(MENAFN - Jordan Times) AMMAN — A single photo of an abandoned railway in the middle of the Jordanian desert prompted the Belgium embassy in Amman to team up with other parties to bring together rare photographs of the Hijaz Railway as part of a one-month exhibition.
The exhibition follows the railway through Jordan, from concept to construction and conflict, with rare photos from several Jordanian, European and Turkish archives and collections, according to a statement by the Belgium embassy, which noted that the event is organised as part of the European year of cultural heritage and the Heritage Days in Jordan.
In a recent interview with The Jordan Times, Belgian Ambassador in Amman Hendrik Van de Velde said: 'Our cultural attaché [Jessica Batshone] came to my office saying that for the European year of cultural heritage, Belgium could do something. I then remembered that a priest, who is an archeologist in Jerusalem, had sent us a beautiful photo two years ago of a Belgian railway in the middle of the desert where he was doing excavations."
The word Cockerill, a major Belgian steel company at the beginning of the 20th century, was emblazoned on the tracks, the diplomat recounted, saying this triggered his curiosity and later contributed to the introduction of the exhibition.
"The idea is to show the continuous links, culturally and at all levels, between the countries of Europe and this region throughout history," he said.
Andrea Matteo Fontana, EU ambassador to Jordan, echoed Van de Velde's sentiment.
'When we launched the Jordan culture days last week, that was one of the things we emphasised is this continuous exchange between Europe, the Arab world and Jordan in particular,' he told The Jordan Times, noting that the Hijaz railway was built by the Ottomans, but many of the engineers were European.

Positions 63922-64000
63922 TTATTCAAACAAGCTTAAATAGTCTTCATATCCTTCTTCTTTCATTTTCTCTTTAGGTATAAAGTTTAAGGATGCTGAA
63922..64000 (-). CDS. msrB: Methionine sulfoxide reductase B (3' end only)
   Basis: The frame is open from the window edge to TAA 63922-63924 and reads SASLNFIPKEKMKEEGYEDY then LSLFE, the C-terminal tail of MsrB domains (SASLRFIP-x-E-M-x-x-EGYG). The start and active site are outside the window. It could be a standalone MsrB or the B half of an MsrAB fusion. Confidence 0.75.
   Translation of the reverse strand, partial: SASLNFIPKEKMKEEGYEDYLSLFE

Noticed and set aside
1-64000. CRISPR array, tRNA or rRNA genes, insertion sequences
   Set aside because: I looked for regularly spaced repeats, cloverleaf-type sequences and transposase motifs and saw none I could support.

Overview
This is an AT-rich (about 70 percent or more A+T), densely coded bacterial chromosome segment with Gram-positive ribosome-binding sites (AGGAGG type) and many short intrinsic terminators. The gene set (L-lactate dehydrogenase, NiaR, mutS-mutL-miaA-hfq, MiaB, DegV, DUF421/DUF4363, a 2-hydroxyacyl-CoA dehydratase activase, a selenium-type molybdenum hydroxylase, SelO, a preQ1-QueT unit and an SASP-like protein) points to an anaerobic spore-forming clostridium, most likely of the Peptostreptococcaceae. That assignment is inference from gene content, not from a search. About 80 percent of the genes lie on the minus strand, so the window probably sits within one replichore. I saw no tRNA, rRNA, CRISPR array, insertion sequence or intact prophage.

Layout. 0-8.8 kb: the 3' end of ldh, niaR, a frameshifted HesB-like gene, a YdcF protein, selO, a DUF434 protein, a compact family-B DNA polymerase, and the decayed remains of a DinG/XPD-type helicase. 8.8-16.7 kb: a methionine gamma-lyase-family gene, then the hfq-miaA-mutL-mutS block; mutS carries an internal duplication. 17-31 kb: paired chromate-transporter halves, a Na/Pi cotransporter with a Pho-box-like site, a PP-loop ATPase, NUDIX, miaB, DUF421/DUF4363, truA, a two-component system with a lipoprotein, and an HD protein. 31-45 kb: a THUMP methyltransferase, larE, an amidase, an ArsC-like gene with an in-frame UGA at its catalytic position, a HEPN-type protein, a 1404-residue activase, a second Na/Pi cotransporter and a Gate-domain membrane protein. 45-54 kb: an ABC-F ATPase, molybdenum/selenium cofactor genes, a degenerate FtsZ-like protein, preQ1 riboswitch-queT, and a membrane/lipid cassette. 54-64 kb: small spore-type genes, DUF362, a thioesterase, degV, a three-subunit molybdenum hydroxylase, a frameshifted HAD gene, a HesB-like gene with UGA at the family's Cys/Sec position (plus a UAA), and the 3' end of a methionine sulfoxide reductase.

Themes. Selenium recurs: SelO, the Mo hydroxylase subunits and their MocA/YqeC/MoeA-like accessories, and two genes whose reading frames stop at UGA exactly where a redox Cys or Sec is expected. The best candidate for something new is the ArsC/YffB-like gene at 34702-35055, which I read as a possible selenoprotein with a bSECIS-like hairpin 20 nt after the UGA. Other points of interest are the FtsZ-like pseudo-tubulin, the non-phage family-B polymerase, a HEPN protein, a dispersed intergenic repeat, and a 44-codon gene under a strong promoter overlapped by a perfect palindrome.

'There was the head engineer who was German and there is an important German effort behind the exhibition with our Belgian friends. Then you had Belgian, Greek and Italian engineers. This was a wonderful idea to shed some light on this project which was a European project in the Arab world, and to show how continuous our links are between Europe and the Arab world,' Fontana added.
Raja Garghour, director of the Royal Heritage Directorate, said that the railway played a very interesting and important role in shaping the look and development of Jordanian towns, especially Maan, and how the railway became important in winning over the Ottomans.
'When we look at Aqaba Fort where the exhibition is being held, it has a fantastic history and in the end it played a pivotal role in changing the course of the great Arab Revolt, so really the project encompasses the early history of Jordan very well,'Gargour said, calling the fort "a masterpiece" very rarely seen by Aqaba's visitors.
'Aqaba fort played an important role in the history of the Hijaz railway and in the history of the creation of Jordan, we thought Aqaba would be a very interesting place to host it,' she added.
'Economy is the number one worry in the minds of Jordanians today. I think Aqaba is a very attractive place to hold this exhibition because tourism in Aqaba is developing, you have several projects with a lot of investments,and I think there are many more sites that are less known that could be developed with local communities in mind which can really help them to benefit from tourism. This could create jobs locally and we are looking into this,' Fontana said.
For the Belgian ambassador, photography is an important element of the heritage days in Jordan.'How do you exemplifysomething better than through photos? We did not have videos at the time, but the liveliest things we have are pictures. It has not been that easy to find the pictures, it was a long search and Jessica did a quite bit of research,' he said stressing how much change of the cities is reflected in the photos.
The exhibition was organised in cooperation with the Royal Heritage Directorate-Royal Hashemite Court, the embassy of Belgium in Jordan, the Goethe-Institute Jordan, in collaboration with ASEZA, the École Biblique et Archéologique Française de Jérusalem and the Department of Antiquities, with the support of the European Union and EUNIC Jordan, according to the statement.